Dream of clean engines stays alive
A lifelong boating enthusiast, Steve Goodall of Zephyr Cove believes that the boating public needs to clean up its act.
During last year’s debate on the impacts of marine engines at Lake Tahoe, Goodall came up with an idea to promote the use of cleaner engines and alternative fuels.
Goodall, a real estate investor who began boating as a boy at Newport Harbor, proposed an alternative power regatta for Labor Day weekend, but was unable to complete preparations for the event this year. He is already planning next year’s Tahoe Waterfest.
“The preservation of Lake Tahoe takes precedence over recreation, but I don’t think there’s any reason you can’t have both with the technology we have,” Goodall said. “The last thing I want to see is boats banned from Lake Tahoe, because boats are my passion.”
Goodall made the comment at Harveys Resort Hotel/Casino Tuesday, while he showed off two watercraft he believes hold the key for a cleaner Lake Tahoe.
On display was the DeWalt Unlimited Hydroplane, a 31-foot racing boat powered by a 2,650 hp turbine engine. While the hydroplane may not resemble the typical boat used on Lake Tahoe, Goodall said it offers lessons in marine engineering that apply to boating everywhere.
“This is the most efficient watercraft in the world right now,” Goodall said. “It uses that efficiency to go 200 mph. The racing boat has the most efficient internal-combustion engine, the turbine engine, and the hydroplane is the most efficient hull design that exists.”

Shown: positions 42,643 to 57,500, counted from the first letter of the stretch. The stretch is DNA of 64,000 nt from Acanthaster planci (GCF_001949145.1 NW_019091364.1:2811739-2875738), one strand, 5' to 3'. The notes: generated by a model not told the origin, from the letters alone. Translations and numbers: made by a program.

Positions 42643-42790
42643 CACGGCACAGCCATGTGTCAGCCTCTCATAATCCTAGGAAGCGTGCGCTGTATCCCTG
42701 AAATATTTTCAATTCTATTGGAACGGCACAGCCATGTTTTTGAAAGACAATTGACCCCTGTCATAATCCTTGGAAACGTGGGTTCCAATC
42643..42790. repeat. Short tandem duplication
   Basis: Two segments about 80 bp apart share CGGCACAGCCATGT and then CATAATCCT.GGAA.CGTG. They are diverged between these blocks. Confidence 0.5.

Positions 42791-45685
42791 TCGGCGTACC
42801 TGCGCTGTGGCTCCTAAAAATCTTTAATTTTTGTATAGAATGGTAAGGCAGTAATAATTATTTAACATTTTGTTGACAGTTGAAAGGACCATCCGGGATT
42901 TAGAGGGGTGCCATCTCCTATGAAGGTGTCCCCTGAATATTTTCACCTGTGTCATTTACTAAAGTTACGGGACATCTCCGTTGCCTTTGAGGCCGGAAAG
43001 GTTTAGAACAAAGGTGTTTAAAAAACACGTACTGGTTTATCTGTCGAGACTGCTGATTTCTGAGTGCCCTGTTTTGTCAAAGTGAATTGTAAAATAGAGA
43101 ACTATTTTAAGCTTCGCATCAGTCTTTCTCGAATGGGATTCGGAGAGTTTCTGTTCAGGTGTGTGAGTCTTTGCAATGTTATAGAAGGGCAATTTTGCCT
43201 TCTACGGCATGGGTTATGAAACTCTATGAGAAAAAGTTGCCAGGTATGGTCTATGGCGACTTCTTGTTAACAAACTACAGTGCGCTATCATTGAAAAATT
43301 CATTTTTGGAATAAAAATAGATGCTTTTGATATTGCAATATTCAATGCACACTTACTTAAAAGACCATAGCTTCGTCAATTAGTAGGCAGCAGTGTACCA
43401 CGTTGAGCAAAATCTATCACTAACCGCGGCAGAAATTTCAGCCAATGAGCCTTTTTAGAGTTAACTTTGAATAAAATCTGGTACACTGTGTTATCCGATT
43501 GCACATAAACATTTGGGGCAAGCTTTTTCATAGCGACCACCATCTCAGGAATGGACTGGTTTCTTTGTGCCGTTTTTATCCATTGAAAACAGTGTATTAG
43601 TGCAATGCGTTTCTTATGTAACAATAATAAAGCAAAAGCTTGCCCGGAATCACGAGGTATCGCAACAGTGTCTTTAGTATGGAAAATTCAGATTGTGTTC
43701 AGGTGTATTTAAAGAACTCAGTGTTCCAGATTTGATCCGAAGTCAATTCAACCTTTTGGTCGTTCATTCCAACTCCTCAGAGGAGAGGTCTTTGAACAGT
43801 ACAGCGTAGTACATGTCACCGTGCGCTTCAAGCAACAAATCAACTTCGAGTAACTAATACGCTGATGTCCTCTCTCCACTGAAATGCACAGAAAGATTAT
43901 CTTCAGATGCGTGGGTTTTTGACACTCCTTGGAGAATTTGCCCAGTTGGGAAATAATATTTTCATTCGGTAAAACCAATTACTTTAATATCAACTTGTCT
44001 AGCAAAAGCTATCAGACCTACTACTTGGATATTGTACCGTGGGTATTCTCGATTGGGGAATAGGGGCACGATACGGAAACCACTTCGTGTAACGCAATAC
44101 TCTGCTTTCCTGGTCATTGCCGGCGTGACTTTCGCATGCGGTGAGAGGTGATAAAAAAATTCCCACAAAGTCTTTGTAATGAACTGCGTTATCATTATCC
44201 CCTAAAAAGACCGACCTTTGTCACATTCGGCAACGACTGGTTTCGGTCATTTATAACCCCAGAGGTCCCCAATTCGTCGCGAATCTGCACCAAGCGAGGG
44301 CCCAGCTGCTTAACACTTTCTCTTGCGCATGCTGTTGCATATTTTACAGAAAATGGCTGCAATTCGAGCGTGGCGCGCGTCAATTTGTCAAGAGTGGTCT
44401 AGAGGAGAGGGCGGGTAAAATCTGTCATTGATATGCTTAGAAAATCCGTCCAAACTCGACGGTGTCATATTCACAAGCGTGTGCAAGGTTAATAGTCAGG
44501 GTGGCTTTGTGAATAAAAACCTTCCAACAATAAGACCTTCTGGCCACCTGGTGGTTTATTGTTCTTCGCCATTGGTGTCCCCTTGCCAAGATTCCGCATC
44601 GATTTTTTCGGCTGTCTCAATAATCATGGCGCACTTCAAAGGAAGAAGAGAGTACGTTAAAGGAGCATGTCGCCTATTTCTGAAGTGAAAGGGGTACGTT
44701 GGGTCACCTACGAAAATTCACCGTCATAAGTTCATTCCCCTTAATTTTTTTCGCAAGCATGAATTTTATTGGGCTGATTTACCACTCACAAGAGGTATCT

Also on display was a Bombardier Sea Doo, the type of personal watercraft that has become popular at Lake Tahoe. Complaints last year over noise and pollution from the small, powerful watercraft led the Tahoe Regional Planning Agency to approve the nation’s first phaseout of two-cycle engines that rely on carburetors.
In June, the agency voted to eliminate the engines from Lake Tahoe by June, 1999, saying the engines emit a fourth or more of its fuel unburned. Later this month, the agency’s governing board will consider extending the phaseout deadline to March, 2000.
A new company founded by Goodall, Clean Marine, will convert the Sea Doo to a cleaner engine, installing a four-cycle engine in the personal watercraft. Later, the company will replace the four-cycle engine with a propane-fueled engine, and compare emissions from the watercraft with each type of engine.
Goodall said the boating community must shoulder the responsibility for reducing the pollution of Lake Tahoe.
“I’m willing to take responsibility for my own pollution,” Goodall said. “That’s a small price to pay to use a national treasure like Lake Tahoe.”
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